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Noble Power in Scotland from the Reformation to the Revolution

Keith M Brown

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The period between the Reformation and the Covenanting Revolution has generated much historical debate on issues of political authority and power. In this volume Keith M Brown builds on his previous book, Noble Society in Scotland, to argue that in spite of the changes brought about by the Reformation, by the recovery of crown authority and by the regal union between England and Scotland, the huge power exercised by the nobility remained fundamentally unaltered. Hence when political crisis did surface in 1637-8 the crown lacked the means to oppose a noble-led revolution.

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Contents

Domination and Lordship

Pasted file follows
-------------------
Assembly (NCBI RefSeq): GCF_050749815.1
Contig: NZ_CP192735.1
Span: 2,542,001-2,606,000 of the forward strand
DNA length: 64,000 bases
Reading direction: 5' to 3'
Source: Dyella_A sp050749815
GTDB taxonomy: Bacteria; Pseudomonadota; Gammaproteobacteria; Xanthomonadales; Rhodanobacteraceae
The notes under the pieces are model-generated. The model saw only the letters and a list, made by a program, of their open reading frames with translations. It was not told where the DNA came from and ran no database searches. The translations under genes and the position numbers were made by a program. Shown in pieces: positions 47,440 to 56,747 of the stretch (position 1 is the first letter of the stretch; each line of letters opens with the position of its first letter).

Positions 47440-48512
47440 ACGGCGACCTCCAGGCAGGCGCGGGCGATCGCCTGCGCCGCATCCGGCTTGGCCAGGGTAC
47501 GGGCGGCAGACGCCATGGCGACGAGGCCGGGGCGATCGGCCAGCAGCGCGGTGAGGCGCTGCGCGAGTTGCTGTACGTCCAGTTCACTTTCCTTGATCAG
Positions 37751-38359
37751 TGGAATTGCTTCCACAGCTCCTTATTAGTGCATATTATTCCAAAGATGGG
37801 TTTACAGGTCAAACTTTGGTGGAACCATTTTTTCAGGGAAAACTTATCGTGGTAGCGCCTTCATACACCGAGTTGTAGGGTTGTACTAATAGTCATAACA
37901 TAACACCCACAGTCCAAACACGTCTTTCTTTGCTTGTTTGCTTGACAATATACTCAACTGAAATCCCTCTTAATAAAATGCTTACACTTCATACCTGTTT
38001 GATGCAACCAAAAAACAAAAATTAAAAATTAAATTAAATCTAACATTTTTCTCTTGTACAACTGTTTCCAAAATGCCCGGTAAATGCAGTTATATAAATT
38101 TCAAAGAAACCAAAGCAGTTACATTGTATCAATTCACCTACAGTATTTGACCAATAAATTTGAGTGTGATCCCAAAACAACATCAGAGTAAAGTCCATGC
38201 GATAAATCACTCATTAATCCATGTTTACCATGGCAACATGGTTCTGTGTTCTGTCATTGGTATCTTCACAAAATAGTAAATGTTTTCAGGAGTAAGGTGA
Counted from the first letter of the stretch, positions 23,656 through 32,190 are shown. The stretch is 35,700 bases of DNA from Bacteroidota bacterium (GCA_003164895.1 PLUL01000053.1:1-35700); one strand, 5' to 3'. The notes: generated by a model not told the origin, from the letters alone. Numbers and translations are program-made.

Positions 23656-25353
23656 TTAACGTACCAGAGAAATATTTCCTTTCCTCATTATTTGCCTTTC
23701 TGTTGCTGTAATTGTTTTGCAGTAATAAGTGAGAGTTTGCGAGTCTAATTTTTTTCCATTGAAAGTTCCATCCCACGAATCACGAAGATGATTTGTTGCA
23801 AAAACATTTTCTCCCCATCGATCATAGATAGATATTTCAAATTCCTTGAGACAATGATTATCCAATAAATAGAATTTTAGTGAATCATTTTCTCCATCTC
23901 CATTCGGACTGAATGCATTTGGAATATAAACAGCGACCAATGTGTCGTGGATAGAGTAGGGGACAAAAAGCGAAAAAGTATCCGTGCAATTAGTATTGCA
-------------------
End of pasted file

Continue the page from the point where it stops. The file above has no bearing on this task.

Contents
Introduction: Scotland in 1070
Narratives
Chapter 1 Out with the Old (1070-1093)
Chapter 2 Kings and pretenders (1093-1136)
Chapter 3 Building the Scoto-Northumbrian Realm (1136-1157)
Chapter 4 Under the Angevin Supremacy (1157-1189)
Chapter 5 Settling the Succession (1189-1230)
Processes
Chapter 6 Power
Chapter 7 Re-working Old Patterns: Rural landscapes and societies
Chapter 8 Towns, Burghs and Burgesses
Chapter 9 Nobles
Chapter 10 The Making of the Ecclesia Scoticana
Guide to Further Reading
Timeline
Bibliography

About the Author

Keith Brown is Professor of History at the University of Manchester. He specializes in early modern Scottish History, particularly the history of parliament and of the nobility.

Reviews

Noble Power’s focus is on power in practice, and Brown’s conclusions about how nobles exercised and maintained power are invaluable.
- Heather Parker, University of Guelph, H-Albion